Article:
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Jan 2, 2020

Why Investing Is So Hard: We Donít Practice It Enough

by Aman Raina

Aman RainaA lot of people I’ve come across are very intimidated by investing. There are many elements about investing that strike fear into the hearts of people. The fear of math and all those formulas, ratios, and calculations. The fear of losing all your savings. The fear and trepidation of clicking that button on your computer screen to buy or sell a stock. Some people can’t even look. I found the best way to overcome the fears of investing and just about any skill or competency is to educate yourself and to frequently engage in the activity and behaviour to gain experience and confidence. This is consistent with Behavioural Economist and Nobel Laureate Richard Thaler’s belief that “…in order to learn from experience, two ingredients are necessary, frequent practice and immediate feedback”.

When we decide to become a nurse or a computer programmer or a financial analyst, we go to school to educate ourselves and practice the skills necessary to be proficient in that occupation. To determine how successful we are in acquiring a skill we take tests and exams that provide us with meaningful and timely feedback. We then will apply those skill sets in a job where we will repetitively practice those skills we’ve developed which ultimately make us even more experienced. Last year I started to learn karate. I would go to the dojo two or three times per week and practise katas and the Sensei would give me feedback right on the spot on how I can do the moves better. Sure enough over time, and I’m now half way to getting my black belt.

These are the usual steps when it comes to becoming proficient in a skill. We will commit the time and resources to do what’s needed often enough to learn to get it right. However when it comes to financial decisions, such as choosing a home, a mortgage, an RRSP, or stock or bond, most people don’t get much practice or opportunities to learn. And when it comes to saving for retirement, barring reincarnation, we will engage in that process or journey exactly once.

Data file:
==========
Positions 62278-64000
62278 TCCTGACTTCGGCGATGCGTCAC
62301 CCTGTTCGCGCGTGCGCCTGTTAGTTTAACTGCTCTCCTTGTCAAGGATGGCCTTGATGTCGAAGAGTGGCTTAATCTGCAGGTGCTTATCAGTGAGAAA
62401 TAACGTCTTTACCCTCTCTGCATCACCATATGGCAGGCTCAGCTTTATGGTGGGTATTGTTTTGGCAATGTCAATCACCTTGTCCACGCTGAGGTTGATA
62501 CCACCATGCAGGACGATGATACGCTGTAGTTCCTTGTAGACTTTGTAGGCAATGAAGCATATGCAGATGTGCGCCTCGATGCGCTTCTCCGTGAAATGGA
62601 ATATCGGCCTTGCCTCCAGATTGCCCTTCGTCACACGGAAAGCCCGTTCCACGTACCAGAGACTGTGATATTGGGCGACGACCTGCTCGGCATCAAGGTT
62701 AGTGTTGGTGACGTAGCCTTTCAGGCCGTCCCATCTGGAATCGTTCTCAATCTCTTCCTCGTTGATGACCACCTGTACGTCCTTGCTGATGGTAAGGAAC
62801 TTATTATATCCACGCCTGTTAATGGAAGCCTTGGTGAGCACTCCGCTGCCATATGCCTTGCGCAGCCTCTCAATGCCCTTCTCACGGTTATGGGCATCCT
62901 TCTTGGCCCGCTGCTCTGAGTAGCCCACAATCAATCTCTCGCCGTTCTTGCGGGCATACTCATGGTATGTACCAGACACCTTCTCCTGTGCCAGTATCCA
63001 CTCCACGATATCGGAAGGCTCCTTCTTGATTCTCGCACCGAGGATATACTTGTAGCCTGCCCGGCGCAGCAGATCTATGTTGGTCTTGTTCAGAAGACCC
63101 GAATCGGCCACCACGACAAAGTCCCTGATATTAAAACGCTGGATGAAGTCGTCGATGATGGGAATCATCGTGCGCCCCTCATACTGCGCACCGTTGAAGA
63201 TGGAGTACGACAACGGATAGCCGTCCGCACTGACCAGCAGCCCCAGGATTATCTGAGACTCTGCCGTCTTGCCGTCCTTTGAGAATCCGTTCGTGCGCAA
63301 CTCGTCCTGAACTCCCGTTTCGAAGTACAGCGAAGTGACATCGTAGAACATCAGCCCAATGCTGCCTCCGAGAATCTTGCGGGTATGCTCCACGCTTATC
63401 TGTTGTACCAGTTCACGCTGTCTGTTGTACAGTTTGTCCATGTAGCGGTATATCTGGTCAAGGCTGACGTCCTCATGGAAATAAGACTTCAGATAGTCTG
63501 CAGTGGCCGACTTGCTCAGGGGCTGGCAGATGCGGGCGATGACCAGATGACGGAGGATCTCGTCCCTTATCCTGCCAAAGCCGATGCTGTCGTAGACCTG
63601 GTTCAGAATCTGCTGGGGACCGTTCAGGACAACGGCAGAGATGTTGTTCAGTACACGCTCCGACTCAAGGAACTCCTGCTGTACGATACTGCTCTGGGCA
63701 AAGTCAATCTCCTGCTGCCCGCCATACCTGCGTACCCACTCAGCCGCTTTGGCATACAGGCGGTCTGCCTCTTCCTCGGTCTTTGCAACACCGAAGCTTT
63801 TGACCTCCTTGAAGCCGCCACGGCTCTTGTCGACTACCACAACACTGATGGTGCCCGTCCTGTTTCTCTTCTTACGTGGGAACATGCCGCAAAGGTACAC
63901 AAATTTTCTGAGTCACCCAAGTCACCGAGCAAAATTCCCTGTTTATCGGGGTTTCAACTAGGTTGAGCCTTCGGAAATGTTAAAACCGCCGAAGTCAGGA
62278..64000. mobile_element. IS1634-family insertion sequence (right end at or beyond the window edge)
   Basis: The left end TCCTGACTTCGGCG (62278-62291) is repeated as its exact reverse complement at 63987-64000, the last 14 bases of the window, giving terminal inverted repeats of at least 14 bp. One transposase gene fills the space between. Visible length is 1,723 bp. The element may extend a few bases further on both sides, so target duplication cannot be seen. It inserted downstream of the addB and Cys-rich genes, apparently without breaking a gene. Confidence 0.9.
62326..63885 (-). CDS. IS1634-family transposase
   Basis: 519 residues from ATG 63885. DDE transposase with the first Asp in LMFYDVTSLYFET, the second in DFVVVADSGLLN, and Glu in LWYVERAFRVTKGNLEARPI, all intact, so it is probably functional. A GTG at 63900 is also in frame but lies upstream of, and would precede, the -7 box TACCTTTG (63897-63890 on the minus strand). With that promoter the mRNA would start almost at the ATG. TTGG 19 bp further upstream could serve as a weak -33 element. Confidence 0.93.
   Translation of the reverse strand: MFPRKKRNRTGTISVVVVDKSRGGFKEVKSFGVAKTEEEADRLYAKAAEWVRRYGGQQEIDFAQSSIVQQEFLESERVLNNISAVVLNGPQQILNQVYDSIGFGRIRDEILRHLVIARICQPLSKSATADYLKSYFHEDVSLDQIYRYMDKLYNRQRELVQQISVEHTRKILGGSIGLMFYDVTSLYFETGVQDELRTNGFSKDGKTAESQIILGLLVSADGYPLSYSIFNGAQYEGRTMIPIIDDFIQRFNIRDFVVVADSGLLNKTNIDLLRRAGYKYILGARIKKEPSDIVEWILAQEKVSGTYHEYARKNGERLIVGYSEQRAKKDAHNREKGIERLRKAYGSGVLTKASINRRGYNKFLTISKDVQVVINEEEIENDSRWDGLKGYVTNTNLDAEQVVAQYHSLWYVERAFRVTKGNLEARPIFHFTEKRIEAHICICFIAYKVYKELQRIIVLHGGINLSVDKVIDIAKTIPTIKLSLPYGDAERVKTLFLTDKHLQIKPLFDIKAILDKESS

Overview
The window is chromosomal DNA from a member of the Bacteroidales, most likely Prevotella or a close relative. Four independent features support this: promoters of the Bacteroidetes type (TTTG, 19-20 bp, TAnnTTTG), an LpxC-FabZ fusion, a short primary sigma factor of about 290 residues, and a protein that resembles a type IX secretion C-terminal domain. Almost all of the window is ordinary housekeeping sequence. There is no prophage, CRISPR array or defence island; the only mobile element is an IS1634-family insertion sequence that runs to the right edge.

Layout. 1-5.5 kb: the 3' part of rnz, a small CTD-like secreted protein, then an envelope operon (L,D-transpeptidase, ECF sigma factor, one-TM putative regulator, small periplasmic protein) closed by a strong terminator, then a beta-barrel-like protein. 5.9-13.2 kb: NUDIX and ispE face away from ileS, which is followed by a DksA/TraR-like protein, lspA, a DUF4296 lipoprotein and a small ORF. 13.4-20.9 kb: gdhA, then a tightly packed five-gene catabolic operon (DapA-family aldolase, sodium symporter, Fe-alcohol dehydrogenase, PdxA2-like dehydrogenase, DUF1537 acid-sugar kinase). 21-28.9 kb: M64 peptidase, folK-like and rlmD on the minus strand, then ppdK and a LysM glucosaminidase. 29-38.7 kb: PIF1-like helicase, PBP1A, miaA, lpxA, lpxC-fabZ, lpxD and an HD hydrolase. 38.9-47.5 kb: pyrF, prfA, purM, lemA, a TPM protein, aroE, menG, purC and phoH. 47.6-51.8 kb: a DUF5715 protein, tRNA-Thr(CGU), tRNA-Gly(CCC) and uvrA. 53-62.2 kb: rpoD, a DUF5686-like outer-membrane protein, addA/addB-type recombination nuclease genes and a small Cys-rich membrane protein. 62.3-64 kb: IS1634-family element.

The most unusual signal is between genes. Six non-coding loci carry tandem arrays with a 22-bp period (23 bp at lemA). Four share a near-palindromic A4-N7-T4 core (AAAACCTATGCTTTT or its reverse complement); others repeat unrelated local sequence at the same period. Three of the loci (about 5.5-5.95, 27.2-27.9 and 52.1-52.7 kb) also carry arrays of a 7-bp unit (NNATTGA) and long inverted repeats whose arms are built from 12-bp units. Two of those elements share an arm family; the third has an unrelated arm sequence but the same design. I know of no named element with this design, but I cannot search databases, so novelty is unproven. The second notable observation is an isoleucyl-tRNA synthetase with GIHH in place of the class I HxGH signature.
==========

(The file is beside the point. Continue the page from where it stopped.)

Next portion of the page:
People have a hard time with investing because they simply just don’t do it enough. We don’t commit the time to learn and practice the skill. If we’re not engaged in the process, we will not receive meaningful feedback. This is ironic on two levels the first that we are living in an age where technology can give us almost instant real-time feedback on the progress of our portfolios and the investment decisions we have taken. The second being the Exchange-Traded Funds (ETF) revolution which has introduced investors to more hands-off and passive investment strategies that encourage us to set-it and forget-it and ironically detach from the investing process. With the proliferation of passive investment strategies and automated portfolio management services, I fear that more people in the future will be even less engaged in the process of investing and as a result will not develop the financial literacy and self-awareness of behavioural biases that can cloud our decision making. Passive investing is a powerful and effective strategy but it can be more powerful and rewarding when we are more engaged in the process.

When we do engage in a program with a financial advisor, often our interaction takes place at the start and maybe if we’re lucky once a year, which to me is not enough when we are talking about something as important as our personal finances. That meaningful feedback loop that can keep us engaged is few and far between.

A lack of practice leads to a lack of commitment that provides very few opportunities for meaningful feedback. As a result there is a greater probability that we will not develop the skillset, literacy, or self-awareness to make successful investment decisions.

My personal investing journey has taken hundreds of hours of formal training and thousands of hours of practicing, reading, reviewing, and analyzing thousands of companies and portfolios. It has given me the proficiency, confidence to make successful decisions and to help others develop their investing competencies as an investment coach.

One of the best investments we can make is in ourselves. It is important that we make the time commitment to develop our skillset for making investment decisions. We need to educate ourselves and engage in the process. We need to spend more time practicing investing and less time tip-toeing and talking around investing. By taking this approach to nurture these financial behaviours, we will gain more experience and confidence which will have a more positive outcome in the achievement of our financial goals and dreams.

Aman Raina is an Investment Coach and Founder of Sage Investors. Aman helps people who want to be achieve financial independence by teaching and engaging with them on how to make more educated and successful investment decisions so that they can achieve financial freedom with confidence. Aman can be reached through his website (, Twitter (@sageinvestors) and Facebook (